Muslims encouraged to play influential role at elections

24th Apr 2015

Hamed Chapman

Muslim voters are being urged to play an active and positively influential role at the forthcoming General Elections in Britain that will decide the next government and parliament until 2020.
In what has become a tradition, the Muslim Council of Britain (MCB) is encouraging Imams and mosques to persuade the British Muslim community to engage fully in the country’s democratic processes and to cast their votes on May 7.

Mosques were reminded to tell congregations on the significance of voter registration and voter turn-out as an important civic responsibility. Elections are unique opportunities for a renewed national conversation on matters closest to the heart of various sections of British society.

MEND Manifesto cover
As part of the initiative, the MCB also published a document entitled Fairness, Not Favours that highlights issues affecting the community and suggests ten key commitments that prospective Parliamentary candidates can be challenged on.

Issues include defending the right of Muslims along with people of all religions to live their faith, to effectively combat Islamophobia like all forms of racism, uphold civil liberties and to rebuild trust with communities when tackling crime and terrorism.

The importance of education was also stressed with the development of an inclusive National Curriculum that reflects diverse religious, ethnic and cultural identity, addressing structural economic and social inequalities that prevent minority communities. There is also the issue of an ethical and consistent UK foreign policy as well as support for a binding recognition of Palestine as an independent and sovereign state.

“Political engagement through voting is not a luxury – it is a necessity. When we register to vote and turn out on polling day, the politicians take note. This means they become more responsive to the needs and views of all sections of their constituency,” MCB’s manifesto said.

“It is our opportunity to counter the rise of racist and Islamophobic far right political parties, whose supporters are more likely to turn out and vote, and thus secure their position.”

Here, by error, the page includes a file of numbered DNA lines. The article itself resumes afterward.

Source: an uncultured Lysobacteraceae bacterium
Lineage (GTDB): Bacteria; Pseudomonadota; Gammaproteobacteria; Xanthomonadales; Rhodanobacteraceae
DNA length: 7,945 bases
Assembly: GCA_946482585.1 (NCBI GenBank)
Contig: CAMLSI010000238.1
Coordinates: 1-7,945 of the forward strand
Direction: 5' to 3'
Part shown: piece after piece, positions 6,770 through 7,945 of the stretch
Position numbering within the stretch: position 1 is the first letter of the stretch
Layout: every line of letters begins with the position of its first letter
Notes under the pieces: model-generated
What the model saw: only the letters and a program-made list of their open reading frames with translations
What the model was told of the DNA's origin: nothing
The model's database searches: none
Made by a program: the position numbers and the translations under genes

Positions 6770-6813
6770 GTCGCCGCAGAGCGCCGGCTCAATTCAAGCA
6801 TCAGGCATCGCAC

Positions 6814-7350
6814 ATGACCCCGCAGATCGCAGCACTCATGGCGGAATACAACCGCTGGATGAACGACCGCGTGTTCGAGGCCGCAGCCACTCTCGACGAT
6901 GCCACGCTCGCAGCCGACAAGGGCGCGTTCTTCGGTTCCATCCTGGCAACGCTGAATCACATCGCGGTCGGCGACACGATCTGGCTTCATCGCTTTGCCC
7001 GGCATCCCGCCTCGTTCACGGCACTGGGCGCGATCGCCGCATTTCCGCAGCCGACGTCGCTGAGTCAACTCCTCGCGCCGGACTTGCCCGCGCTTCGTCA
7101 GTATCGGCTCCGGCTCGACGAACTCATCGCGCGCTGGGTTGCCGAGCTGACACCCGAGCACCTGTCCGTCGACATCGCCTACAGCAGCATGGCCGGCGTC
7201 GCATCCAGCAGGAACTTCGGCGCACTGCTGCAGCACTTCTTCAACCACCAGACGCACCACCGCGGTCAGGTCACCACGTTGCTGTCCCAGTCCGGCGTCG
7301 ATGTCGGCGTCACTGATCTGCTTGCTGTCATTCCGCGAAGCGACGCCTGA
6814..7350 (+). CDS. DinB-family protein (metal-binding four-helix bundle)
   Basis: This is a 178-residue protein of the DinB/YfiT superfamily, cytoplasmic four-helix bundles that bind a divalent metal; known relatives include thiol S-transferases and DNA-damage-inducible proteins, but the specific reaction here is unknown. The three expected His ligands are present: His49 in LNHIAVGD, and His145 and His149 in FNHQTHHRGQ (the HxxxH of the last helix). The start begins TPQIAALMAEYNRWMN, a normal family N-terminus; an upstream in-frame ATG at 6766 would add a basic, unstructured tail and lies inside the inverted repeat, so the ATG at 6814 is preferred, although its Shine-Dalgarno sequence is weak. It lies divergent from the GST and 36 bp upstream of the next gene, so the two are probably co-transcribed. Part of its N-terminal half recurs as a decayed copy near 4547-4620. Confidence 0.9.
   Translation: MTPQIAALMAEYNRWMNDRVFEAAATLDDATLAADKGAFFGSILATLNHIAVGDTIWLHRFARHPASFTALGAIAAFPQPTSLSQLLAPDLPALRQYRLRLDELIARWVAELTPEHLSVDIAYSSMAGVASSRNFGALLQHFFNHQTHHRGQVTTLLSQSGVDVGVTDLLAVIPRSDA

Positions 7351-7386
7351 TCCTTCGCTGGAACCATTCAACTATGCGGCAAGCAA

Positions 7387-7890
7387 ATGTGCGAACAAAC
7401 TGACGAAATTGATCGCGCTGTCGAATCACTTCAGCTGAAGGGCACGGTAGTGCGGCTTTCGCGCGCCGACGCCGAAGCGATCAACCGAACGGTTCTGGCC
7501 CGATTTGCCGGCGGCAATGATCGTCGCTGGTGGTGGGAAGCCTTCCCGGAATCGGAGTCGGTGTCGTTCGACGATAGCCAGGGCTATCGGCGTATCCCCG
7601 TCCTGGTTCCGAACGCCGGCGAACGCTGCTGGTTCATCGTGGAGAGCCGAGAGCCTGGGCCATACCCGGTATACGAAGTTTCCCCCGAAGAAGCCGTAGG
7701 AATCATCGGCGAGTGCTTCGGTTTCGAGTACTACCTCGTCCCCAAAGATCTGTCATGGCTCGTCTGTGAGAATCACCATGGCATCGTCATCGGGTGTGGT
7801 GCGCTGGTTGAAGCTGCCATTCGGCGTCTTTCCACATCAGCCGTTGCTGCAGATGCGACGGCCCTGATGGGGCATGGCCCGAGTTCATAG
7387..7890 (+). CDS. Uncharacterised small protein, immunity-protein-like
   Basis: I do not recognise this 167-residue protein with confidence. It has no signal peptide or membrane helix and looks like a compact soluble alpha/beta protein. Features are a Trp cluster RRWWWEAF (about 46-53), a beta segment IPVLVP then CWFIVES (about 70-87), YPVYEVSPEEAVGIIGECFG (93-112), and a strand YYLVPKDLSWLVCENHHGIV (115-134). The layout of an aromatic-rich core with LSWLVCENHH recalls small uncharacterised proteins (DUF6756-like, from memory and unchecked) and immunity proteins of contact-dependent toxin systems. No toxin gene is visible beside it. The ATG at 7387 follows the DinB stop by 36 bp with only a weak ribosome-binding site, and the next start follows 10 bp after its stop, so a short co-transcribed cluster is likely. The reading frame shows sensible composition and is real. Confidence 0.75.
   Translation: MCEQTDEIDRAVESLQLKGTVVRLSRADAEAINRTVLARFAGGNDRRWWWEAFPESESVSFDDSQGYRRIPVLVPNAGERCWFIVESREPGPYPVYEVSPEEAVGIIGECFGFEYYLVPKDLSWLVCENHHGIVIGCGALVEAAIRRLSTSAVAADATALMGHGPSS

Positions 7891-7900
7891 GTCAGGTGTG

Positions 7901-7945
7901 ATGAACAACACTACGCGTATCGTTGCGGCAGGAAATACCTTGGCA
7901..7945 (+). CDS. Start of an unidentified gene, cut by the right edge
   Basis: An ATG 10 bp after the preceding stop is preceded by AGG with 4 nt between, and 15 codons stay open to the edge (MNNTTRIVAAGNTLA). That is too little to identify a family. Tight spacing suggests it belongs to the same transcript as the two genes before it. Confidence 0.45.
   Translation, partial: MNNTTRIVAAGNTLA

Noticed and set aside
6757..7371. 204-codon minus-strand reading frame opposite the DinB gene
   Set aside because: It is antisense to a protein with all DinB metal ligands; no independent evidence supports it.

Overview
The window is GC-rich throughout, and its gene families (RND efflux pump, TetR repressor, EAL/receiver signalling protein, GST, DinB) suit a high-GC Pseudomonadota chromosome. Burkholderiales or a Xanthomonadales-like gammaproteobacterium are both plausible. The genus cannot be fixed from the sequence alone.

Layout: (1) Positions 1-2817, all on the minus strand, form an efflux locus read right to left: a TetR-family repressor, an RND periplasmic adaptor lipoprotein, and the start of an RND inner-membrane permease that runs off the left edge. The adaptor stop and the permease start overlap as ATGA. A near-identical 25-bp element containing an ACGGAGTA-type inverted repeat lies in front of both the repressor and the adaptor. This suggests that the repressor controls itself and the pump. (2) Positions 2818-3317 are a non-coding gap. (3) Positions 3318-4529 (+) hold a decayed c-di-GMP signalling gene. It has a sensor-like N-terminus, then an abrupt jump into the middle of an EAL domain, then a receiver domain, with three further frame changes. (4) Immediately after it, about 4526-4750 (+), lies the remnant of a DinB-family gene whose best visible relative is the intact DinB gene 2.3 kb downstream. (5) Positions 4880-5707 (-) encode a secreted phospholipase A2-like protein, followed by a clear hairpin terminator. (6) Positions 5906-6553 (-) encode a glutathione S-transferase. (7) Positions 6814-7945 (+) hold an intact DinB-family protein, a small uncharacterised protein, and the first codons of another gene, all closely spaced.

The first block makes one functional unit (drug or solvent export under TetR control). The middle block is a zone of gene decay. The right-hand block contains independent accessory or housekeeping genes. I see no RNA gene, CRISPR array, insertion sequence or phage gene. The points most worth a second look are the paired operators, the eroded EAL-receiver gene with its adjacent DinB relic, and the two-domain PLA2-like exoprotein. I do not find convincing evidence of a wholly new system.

The document identified constituencies throughout Britain where Muslims can make a difference in their vote, including where there was a Muslim population of 20% or more as well as several marginal constituencies with a sizeable Muslim presence.

Amongst others, a manifesto has also been issued by Mend (Muslim Engagement & Development) which works towards enhancing the active engagement of British Muslim communities in national life, particularly in the fields of politics and the media.

Pledges are further called for from candidates in a whole range of policy areas, including Islamophobia and racial/religious equality, Muslim youth and education, employment and labour market participation, integration and community cohesion, minority rights, counter terrorism and civil liberties, crime and policing, international affairs and human rights promotion abroad.

Nearly half of Muslims are under 24. Making up 4.8% of the UK population, they represent the second largest faith group in the UK after Christians. At the last elections British Muslims had the highest number of first time voters in the 2010. Mend suggested that given the young age profile of the community, the same is likely to be the case in the 2015 general election.

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